Amazon To Sell DVDs Of TV Episodes, But Will Anyone Buy?

from the another-stab-at-it dept

Content distributors have launched several experiments looking for new ways to sell media. The latest announcement is from Amazon, as they plan to sell DVDs of TV shows very soon after they air. This would offer an alternative to iTunes’ growing store of shows available for download, which aren’t easily playable on a TV and are much lower quality. What may make the Amazon offering enticing, at least to publishers, is their ability to offer a one-day turnaround on DVD production. Typically, producing DVDs entails some risk, as publishers don’t want to make a lot of extras. This is actually one of the excuses that movie studios give for the long release windows on DVDs, that they need to gauge how popular a movie is before they know how many DVDs to print, and how much to spend on marketing them. Of course, just because it may work out well for publishers, doesn’t mean it will fly with consumers. The market for DVDs of TV shows is in box sets of complete seasons — well-produced stuff that can go in someone’s collection. There may not be much of a market for single-episode DVDs with fast production and few extras.

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Comments on “Amazon To Sell DVDs Of TV Episodes, But Will Anyone Buy?”

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rwwise says:

Cost is the selling point

If I missed a particular show and could get it shipped to me for a low price. Say less then 3.00 including shipping. I would probably go for it if I was really vested in the show. Amazon could make its money back on advertising at the beginning of the disc.

I mean come on how much would it cost to ship with a netflix like envelope 50 cents? And the cost of the CD 10 cents? Cost to modify the content 15 cents. Cost to produce the CD 5 cents (Remember the bulk and automation) Cost of the Content 1.00$ R&D cost over the first 10 million discs 50 cents. So amazon just made 70 cents without counting advertising. And the profits go up after they recoup the R&D costs.

Sounds good to me.

SuckerPunch-tm says:

Here is what TV should do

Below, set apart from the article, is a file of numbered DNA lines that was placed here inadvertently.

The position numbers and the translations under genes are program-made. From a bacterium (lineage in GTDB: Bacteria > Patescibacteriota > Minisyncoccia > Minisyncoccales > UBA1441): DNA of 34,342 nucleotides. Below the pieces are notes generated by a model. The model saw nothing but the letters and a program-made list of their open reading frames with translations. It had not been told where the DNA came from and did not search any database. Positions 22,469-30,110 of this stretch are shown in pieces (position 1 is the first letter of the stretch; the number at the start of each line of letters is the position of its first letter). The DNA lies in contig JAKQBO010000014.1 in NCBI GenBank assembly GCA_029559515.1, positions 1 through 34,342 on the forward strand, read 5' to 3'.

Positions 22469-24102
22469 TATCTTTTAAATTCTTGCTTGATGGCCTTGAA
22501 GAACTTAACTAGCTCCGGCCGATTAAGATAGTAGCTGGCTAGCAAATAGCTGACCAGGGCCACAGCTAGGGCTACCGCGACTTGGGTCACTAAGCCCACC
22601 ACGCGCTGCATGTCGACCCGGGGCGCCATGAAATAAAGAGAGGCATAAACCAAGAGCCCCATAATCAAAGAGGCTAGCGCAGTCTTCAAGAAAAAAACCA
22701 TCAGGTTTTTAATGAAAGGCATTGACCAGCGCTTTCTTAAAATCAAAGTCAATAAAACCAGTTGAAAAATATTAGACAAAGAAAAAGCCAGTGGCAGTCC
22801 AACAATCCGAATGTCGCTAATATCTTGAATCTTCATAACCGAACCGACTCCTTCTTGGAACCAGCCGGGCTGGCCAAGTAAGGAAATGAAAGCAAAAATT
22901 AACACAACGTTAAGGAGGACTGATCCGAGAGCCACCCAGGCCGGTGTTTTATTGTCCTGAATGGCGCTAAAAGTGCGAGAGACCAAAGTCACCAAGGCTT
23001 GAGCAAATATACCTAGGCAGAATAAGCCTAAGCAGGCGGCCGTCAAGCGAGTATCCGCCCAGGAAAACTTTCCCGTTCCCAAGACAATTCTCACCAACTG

Run the show on TV, like usual.

The very next day, they should make the previous nights episode available online.

For free you get: a streamed version, with unskippable commercials at the beginning and right before the end of the episode.

For a small fee, you get the episode streamed for free with NO commercials.

For a slightly larger fee, you get a downloadable episode, able to save it however you want. It will come with commercials but you may skip over them.

As extras, at the time the episode is created TV studios shouldalso be creating additional content to go along with the show. Instead of waiting for the episode airing to go back and THEN creating additional content (actor/director commentary, behind-the-scenes, etc…), why not make it part of the process of making a show?


Sikretong Malufeet says:


This could work to those kind of people who, because of work or for any other reasons miss their favorite TV Shows. Yes they can download thru bittorrent but they can only download the more popular ones (TV Shows). Alternatively, use PC TV then time and record it (from Cable signal, etc.), but the mentioned two ways of catching up with your favorite TV Shows also post some ups and downs, e.g. electricity bill (your PC will be set to record the show), “pixelated” or slightly dark/blurred video recorded, etc. So for a working person, this could be what they’re looking for. Can’t wait for my pirated copy, I kid I kid.

Alec (user link) says:


I’d buy them, depending on price and quality. If they’re better quality than iTunes (not difficult) and the price is similar to iTunes per episoide, I’m all in. Almost all of my time TV viewing time these days is keeping up with the 5 or 6 quality TV programs I enjoy, and I’m always behind.
It’s also important that these episodes are commercial-free.

Amazon…always thinkin’ ™.

Bryan (user link) says:

Re: Netflix by episode

I’m Director of Marketing at Peerflix, and I think our site would be a perfect fit for these DVDs. A rental market through Netflix is an option, but for people that would rather buy the DVD it’s good to know that they wouldn’t be stuck with them forever. My guess is that very few people would watch them more than once. Buy it on Amazon and trade it for something else on Peerflix when you’re done.

Robinson says:

Foreign TV

I don’t know how big of a market this could have, but I would definitely buy recordings from foreign TV. Lets say you want to see shows from Italian or Hungarian TV — almost impossible now. This would be of course usable only to people speaking the language since there would be no subtitles. But since there are so many people in US from somewhere else, this type of thing should have some market.

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